By Kyle Hietala
DCPS Office: Special Education Inclusion Team, Division of Specialized Instruction
Education: EdD Student at University of Virginia
Program of Study/Major: Curriculum and Instruction, Equity focus
Hometown: Boston, Massachusetts
Drawing on her years of experience working in special education, Rose is building a more user-friendly Canvas website with special education resources for teachers. She is appreciative of the impact her project could make on the District as a whole: increasing access to special education resources will help ensure that schools are meeting compliance standards in the provision of services–an outcome good for both the students served and the District, in general.
Now a doctoral student at the University of Virginia, Rose gained most of her expertise in the classroom. As a special education teacher, she focused on implementing technology into her classes. “The goal is for students to gain independence,” she said. “Equipping students with useful technology helps them toward that goal,” she added.
Rose’s perspective about special education evolved over her teaching career. “I had been somebody who thought that busing kids to special, isolated programs was best,” she reflected. “But then I noticed that I could get kids to be more successful with me in a general classroom setting,” she observed.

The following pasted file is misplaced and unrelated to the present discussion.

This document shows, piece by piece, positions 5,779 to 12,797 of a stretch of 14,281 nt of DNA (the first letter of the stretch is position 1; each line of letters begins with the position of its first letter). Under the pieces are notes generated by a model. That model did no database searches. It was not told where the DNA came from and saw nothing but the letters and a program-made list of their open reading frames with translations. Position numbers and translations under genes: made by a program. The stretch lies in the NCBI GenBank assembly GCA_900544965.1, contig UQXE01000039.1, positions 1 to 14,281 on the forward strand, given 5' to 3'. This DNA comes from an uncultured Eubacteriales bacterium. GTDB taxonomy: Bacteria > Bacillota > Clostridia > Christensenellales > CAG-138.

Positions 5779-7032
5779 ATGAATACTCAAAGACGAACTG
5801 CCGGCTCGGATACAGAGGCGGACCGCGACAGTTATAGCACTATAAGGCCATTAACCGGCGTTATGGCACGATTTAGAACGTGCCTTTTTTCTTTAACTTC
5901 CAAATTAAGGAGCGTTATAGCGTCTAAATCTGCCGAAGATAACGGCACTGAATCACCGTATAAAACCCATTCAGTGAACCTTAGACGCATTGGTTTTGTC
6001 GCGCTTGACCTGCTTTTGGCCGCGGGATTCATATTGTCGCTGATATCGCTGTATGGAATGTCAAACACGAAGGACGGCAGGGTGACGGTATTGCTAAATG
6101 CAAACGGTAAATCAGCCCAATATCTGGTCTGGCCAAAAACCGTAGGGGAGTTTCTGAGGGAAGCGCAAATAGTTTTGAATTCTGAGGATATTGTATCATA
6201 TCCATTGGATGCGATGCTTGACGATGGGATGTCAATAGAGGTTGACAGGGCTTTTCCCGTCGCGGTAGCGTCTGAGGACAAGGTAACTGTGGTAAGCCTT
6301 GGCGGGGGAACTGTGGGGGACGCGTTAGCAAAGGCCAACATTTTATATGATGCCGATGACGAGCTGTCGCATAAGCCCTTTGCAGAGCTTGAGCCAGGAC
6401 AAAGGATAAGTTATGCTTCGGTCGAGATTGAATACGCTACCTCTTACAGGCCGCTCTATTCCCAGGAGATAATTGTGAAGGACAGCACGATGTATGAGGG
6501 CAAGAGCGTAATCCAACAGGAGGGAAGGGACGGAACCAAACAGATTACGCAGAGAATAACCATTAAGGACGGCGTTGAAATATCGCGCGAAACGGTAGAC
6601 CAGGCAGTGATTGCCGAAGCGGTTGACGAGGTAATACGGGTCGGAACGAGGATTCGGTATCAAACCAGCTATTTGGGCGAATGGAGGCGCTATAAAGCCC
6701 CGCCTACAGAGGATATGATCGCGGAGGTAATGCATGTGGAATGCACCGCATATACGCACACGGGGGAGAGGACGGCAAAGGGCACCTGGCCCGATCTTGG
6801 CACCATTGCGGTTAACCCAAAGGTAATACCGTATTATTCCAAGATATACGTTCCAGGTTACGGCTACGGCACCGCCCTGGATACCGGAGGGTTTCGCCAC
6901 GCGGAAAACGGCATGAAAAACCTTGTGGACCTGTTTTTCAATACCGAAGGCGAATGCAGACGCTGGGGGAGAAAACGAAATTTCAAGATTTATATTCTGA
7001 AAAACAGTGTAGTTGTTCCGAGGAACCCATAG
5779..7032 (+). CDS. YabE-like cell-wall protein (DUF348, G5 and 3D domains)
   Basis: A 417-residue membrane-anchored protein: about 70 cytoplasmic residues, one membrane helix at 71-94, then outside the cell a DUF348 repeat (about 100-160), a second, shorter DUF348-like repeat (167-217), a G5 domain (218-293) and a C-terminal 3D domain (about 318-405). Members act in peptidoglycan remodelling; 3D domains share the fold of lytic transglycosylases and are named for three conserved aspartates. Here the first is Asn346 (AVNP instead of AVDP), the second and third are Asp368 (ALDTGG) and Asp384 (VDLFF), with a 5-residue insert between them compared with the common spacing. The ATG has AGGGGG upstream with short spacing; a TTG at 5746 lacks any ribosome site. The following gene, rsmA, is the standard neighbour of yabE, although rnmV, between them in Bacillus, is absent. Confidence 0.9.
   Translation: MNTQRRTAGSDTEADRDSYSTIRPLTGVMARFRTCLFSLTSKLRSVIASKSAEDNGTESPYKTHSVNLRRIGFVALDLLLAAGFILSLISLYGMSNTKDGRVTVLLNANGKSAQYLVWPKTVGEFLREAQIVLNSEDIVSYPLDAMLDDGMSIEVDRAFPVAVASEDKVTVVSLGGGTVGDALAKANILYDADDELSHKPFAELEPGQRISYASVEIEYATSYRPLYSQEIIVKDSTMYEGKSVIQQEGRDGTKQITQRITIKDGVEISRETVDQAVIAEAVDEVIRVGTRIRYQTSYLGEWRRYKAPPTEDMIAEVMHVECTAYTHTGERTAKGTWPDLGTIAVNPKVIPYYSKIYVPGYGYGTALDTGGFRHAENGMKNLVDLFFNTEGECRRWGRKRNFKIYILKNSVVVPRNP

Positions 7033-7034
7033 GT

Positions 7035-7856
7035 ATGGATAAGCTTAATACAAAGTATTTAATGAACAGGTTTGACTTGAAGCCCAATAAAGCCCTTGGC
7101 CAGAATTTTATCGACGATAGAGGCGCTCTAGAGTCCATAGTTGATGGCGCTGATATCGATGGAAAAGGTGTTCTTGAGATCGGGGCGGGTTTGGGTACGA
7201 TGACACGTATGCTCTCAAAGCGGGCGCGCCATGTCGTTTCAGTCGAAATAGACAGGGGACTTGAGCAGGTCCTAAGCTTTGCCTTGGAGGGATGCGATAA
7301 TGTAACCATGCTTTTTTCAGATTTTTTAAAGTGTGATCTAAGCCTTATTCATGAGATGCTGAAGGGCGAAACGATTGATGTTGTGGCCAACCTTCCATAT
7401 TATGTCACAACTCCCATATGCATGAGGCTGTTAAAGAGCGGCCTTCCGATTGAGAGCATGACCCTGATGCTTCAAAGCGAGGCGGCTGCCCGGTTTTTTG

Although inclusive classrooms can subject special education students to social stigmatization, and at worst humiliation, they are more likely to foster productive interaction and improved social development. “When one of my students moved to an integrated program,” she noted, “he got invited to a birthday party for the first time in his life.” Rose thinks that effective special education services have to strike a balance between protecting the pride of the students they serve, keeping everyone comfortable, and providing the highest quality education possible.
Even though special education is “nastier and more politicized” than anything else in education, according to Rose, she’s committed to helping teachers more easily access resources and information about how they can best serve their students with special needs. Of her experience this summer, Rose described it as “phenomenal,” and she looks forward to her Canvas webpage becoming available to DCPS teachers.